In this monthly column, George Miller, TUJ’s Associate Dean for Academic Affairs (ADAA), shares what’s going on at Temple University, Japan Campus (TUJ) and with his new life in Tokyo. For this edition, he writes about finding comfort in being out of his comfort zone.

A student walked into my office a few weeks ago, sat on my couch, and proceeded to stare at the floor.

I gave him a moment and then started asking questions.

“How’s school going?”

He mumbled a few things without making eye contact. Holding a conversation was difficult at first.

Finally, I made a joke about school, trying to loosen the mood. I don’t remember what I said, but I’m sure it was super corny – intentionally, of course. Eventually, he opened up.

He was having trouble in classes, and he was spending way too much time in his apartment, alone. He hadn’t really taken advantage of his time in Tokyo, he lamented, and he had no friends at TUJ.

He said he didn’t seem to be fitting in.

“Yeah, I don’t really fit in anywhere,” I told him. “Never have. And look at me – I’m the associate dean.”

It was meant to be funny but it’s actually quite true.

I’ve never had a social identity, a group to claim – racial, religious, ethnic, political or anything else. When I sign official documents, I generally check the box labeled “other.”

I’m half Japanese and half white guy from Chester, Pennsylvania. When I was a kid, my mother waited tables and my father sold cars, which left me at home alone with my imagination. I was an only child who spent way too much time reading books and eating Doritos.

While I’ve always had close friends, belonging to a group or following the crowd was never a big part of my existence. I never had the desire to fit in, nor cared much about how others perceived me. The most critical person I knew lived in my head.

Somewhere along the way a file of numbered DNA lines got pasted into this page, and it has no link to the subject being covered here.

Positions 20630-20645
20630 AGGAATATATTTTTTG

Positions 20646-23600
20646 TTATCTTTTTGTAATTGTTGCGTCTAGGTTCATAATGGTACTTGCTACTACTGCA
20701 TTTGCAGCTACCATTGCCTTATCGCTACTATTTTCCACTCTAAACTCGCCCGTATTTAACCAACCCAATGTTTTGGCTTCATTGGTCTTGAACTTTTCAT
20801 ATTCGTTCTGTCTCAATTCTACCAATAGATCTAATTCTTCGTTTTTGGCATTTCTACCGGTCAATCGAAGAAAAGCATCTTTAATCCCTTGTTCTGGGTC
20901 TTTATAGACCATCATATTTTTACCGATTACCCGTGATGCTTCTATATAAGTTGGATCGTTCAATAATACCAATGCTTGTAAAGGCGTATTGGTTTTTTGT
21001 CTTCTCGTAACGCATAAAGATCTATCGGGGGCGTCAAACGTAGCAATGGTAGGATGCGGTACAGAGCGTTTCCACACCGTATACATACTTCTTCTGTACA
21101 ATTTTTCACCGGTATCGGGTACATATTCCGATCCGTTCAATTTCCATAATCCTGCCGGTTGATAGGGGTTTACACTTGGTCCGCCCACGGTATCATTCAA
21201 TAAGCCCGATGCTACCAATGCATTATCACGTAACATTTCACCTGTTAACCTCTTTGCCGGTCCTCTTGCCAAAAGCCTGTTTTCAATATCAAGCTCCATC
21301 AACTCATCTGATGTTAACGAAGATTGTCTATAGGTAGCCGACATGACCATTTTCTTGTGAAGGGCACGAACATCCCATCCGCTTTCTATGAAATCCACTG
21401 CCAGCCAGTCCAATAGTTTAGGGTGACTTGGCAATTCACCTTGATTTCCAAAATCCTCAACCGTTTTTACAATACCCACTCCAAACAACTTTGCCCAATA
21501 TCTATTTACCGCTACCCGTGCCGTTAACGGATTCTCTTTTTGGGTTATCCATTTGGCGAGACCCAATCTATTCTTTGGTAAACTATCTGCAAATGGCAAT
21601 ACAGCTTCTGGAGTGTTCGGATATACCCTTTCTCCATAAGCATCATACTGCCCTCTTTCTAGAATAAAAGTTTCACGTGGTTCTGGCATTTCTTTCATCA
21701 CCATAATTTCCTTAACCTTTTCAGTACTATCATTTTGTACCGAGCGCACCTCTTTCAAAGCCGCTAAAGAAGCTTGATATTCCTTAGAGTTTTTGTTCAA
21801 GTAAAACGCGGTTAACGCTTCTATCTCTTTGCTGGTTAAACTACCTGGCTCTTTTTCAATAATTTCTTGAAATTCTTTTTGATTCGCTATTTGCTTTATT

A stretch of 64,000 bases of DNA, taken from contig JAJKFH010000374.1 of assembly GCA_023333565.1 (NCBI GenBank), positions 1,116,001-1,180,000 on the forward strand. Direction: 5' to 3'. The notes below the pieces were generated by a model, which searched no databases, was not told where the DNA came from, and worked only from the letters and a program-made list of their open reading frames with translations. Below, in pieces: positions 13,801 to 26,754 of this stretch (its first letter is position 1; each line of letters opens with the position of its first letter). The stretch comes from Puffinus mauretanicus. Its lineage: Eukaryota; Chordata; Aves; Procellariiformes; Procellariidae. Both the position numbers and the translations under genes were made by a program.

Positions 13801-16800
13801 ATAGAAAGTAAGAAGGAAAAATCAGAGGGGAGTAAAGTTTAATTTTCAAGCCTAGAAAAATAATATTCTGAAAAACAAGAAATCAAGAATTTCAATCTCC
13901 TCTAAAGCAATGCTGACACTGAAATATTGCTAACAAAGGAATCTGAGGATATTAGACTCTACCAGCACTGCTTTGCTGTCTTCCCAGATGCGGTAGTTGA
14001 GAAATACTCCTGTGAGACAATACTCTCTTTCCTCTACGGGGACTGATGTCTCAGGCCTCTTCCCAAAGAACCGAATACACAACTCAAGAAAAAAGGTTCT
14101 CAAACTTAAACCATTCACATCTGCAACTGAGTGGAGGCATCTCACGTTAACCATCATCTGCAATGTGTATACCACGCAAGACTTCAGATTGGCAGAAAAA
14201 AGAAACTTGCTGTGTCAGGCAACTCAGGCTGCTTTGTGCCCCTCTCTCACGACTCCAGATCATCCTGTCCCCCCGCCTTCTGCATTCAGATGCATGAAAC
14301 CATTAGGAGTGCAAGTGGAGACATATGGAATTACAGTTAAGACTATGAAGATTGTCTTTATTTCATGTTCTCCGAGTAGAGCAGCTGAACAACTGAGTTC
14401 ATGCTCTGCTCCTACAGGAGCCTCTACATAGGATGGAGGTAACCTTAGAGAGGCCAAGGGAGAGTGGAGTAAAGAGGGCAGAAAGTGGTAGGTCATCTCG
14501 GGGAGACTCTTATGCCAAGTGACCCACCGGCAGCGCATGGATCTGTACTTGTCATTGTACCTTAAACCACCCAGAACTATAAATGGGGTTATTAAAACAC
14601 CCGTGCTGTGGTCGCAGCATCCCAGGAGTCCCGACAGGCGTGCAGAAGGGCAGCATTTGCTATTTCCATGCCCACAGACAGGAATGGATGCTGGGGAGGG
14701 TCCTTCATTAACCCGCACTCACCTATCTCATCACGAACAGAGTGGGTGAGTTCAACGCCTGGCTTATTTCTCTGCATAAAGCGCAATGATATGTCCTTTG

Not fitting in is actually my comfort zone.

For the past seven years, I published an all-local print music magazine in Philadelphia called JUMP. I often found myself out of place. I was frequently the only non-African American person at some concerts, and I was almost always the oldest person at every show.

One time, while I was at a music conference in Colorado, surrounded by tastemakers from across the United States, a large, tattooed, bearded guy who runs a music venue in Texas expressed surprise that I was in attendance. When I asked why, he said, “You have Republican hair.”

Two years ago, I attended the making of a music video for a friend’s band. The band set up in the front room of an old West Philly Victorian rowhouse. I stood in the back at first and watched as everything unfolded. But I wanted a better view, so I walked halfway up the stairs, so I could see from above.

As I stood there, watching the crowd below me moshing, a person bumped into me and said, “Are you supposed to be here?”

I guess a middle-aged guy in a buttoned-down shirt at a punk show may seem odd, but I was enjoying myself too much to care or respond. I eventually walked back down the steps as the band chanted my name, and I lunged into the pit. It was a blast.

I’ve held many positions over the years – photojournalist, news reporter, columnist, publisher, teacher, assistant chair, etc. – and people generally remember me for whatever reason it was they met me. To some, I’ll always be that photo guy, or the JUMP guy.

Most people think of me in terms of three things: Philadelphia, journalism and Mookie. And right now, I live in Tokyo. I currently don’t create journalism. And Mookie, my 16-year-old shih-tzu, is still in Philly, as the journey to Tokyo might be too much for his little old heart.

Aside from never having been a part of something larger, I’m now starting a new life and identity from scratch.

So, when the student began talking about not fitting in, I got it.

We talked for an hour or so, only making eye contact a few times. We came to no conclusions, and I really had no definitive advice for how to overcome the loneliness, how to combat the feeling of being on the outside or how to succeed in school under these circumstances.

But it was a productive conversation. I explained that some people make life look easy, and we may not even realize what things they are dealing with. We talked about finding happiness in ourselves, and not trying to mold ourselves into other people’s expectations.

And I told him to get his work done. His biggest obstacle is himself. He shouldn’t paint himself into a corner.

When I finally made it home, I told my girlfriend about the experience.

“Why did he come to you?” she asked. “It’s not really your job to be a counselor, right?”

It was a valid question, with no malicious intent. She just recognized a pattern.

“Why do these people always find you?” she continued, noting that on main campus, I was a magnet for people battling a variety of issues.

“I don’t know,” I replied. “I guess I just sympathize with them.”

Maybe I do fit in somewhere.